“ We simply can’t afford to make disposable items out of plastic anymore.”

He’s talking about bottles, bags, straws, coffee cups, cutlery, toothbrushes, cotton buds, balloons, and more.

The budding entrepreneur founded his first company, The Turtle Tribe, in 2018.

“There are five trillion pieces of plastic rubbish in the ocean,” says Ned. “And three billion plastic toothbrushes are thrown out every year worldwide. Lots end up in the ocean and I find them washed up on the beach at Moreton Island National Park where I go camping every year with my family.”

“Every plastic toothbrush you’ve ever used in your life is still in the world somewhere,” says Ned.  “They take thousands of years to break down. Bamboo toothbrushes work just the same, and biodegrade! It’s crazy to make toothbrushes, which have to be thrown away every three months, out of plastic. I offer people a free bamboo toothbrush to help them make the change, and sales of extra toothbrushes keep me in business.”

Ned’s ultimate goal is to have plastic toothbrushes banned, but he realises that first he needs to make bamboo toothbrushes more widely available, so has pledged to give away one million bamboo toothbrushes.

At a gala awards ceremony in London in April, Ned Heaton from Tamborine Mountain  was named ‘Changemaker of the Year’ by a panel of expert judges out of just five finalists worldwide. He was recognised for his ambitious plan to ban plastic toothbrushes and help reduce ocean pollution.

The young entrepreneur was part of a team of volunteers that recently cleaned two tonnes of plastic pollution from the wild Pacific Ocean beaches of Moreton Island National Park, including around 200 old plastic toothbrushes.

With guidance from his parents, Shane and Cath, plus business mentors Ben and Sheri Jones of the Youth in Business program, Ned’s business has already established a website, Facebook page, YouTube channel,  Linkedin profile, has thousands of happy customers, and a factory in China manufacturing his own design of bamboo toothbrushes.  Ten percent of The Turtle Tribe profits go to his charity partner Ocean Crusaders to support their beach clean-ups and education programs.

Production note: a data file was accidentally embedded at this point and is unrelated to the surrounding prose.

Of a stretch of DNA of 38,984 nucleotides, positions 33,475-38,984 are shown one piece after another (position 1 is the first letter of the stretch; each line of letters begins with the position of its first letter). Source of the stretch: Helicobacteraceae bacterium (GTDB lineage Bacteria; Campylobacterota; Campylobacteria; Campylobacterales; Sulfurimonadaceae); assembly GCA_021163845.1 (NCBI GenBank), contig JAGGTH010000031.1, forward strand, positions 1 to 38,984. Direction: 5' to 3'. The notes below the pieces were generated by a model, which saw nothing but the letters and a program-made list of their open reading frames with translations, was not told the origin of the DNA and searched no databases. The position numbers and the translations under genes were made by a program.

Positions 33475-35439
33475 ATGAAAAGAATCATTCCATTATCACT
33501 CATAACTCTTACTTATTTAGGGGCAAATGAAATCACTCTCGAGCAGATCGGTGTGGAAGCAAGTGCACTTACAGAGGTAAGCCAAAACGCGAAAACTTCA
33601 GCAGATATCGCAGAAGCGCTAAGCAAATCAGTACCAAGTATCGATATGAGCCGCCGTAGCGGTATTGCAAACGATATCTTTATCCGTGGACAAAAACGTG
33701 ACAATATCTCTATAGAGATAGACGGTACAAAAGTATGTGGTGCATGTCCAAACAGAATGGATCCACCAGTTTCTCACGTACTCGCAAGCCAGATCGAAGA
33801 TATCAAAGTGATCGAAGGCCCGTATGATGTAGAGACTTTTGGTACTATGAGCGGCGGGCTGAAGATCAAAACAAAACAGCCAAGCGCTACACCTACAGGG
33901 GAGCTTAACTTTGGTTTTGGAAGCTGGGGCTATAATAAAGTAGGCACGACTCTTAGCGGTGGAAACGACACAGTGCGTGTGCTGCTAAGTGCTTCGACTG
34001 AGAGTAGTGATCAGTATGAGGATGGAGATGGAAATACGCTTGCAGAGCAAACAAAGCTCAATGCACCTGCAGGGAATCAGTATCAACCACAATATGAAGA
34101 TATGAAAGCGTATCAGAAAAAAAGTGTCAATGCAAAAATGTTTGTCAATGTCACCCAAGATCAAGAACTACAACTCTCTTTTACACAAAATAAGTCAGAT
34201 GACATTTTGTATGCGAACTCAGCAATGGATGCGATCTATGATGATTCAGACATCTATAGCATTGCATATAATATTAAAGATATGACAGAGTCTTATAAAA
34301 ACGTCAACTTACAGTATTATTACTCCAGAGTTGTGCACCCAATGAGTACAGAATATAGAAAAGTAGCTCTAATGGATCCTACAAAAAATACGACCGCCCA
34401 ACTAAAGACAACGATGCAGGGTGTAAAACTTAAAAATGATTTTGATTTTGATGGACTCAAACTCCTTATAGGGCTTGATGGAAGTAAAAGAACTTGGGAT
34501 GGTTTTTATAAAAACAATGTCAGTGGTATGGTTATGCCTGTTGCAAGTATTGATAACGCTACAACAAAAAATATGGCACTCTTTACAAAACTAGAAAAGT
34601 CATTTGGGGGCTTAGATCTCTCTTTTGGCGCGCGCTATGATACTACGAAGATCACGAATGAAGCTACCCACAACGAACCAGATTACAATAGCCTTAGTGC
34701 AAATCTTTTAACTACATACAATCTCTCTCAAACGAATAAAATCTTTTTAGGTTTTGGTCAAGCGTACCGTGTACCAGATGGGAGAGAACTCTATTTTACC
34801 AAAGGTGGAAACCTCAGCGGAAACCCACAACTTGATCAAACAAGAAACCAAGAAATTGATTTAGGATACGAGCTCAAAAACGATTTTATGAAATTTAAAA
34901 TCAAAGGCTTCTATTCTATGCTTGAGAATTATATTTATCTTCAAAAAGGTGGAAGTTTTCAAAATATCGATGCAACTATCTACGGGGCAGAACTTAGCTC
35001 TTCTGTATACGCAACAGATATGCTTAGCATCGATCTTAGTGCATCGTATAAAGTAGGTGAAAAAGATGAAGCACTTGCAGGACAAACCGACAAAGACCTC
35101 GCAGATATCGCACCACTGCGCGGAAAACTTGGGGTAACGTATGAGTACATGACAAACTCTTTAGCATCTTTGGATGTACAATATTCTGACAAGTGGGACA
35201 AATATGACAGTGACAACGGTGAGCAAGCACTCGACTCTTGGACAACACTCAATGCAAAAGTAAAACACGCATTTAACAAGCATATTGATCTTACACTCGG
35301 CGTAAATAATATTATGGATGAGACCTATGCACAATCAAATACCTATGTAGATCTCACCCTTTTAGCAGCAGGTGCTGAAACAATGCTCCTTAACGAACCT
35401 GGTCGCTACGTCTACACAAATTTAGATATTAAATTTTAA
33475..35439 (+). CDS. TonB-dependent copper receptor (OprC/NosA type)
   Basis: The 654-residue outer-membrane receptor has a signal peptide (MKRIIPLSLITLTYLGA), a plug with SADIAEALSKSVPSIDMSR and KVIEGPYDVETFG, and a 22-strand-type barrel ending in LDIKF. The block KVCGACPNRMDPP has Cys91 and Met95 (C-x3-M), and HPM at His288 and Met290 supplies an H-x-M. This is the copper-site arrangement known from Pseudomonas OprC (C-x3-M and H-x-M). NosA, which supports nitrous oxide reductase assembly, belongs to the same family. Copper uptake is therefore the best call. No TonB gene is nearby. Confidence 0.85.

Ned says “I know I can’t solve all the world’s problems. But maybe, just maybe, I can fix this one thing, and help to reduce plastic pollution entering the ocean.”

“A non-plastic toothbrush is a great reminder to reduce your plastic use, twice a day, every day. And you know what else happens twice a day, every day?” asks Ned. “The high tide deposits more plastic on every beach in the world. It’s time to change.”

“I’m not begging manufacturers to stop making things out of plastic that don’t need to be. I’m here to tell them that change is coming whether they like it or not. The future belongs to the kids of the world, and if the adults don’t fix the world’s problems, we’ll have to. We are #GenerationChange”

For more information and to claim your free bamboo toothbrush, “Before my pocket money runs out,” warns Ned, visit  www.theturtletribe.com.au

[ends]

Ned Heaton was a guest speaker at the Queensland Government Climate Week Speakers Series in Brisbane.

 

1  Plastic & Climate: The Hidden Costs of a Plastic Planet”, Center for International Environmental Lawhttps://www.ciel.org/plasticandclimate/

 

Contact details

Email  Ned@theturtletribe.com.au

Phone (Dad) 0408220055

Website www.theturtletribe.com.au

Facebook https://www.facebook.com/TheTurtleTribe.com.au

YouTube          https://www.youtube.com/watch?v=7_qF6Frd27k&t=61s

MEDIA ENQUIRIES TO Ned@TheTurtleTribe.com.au or call Shane on 0408220055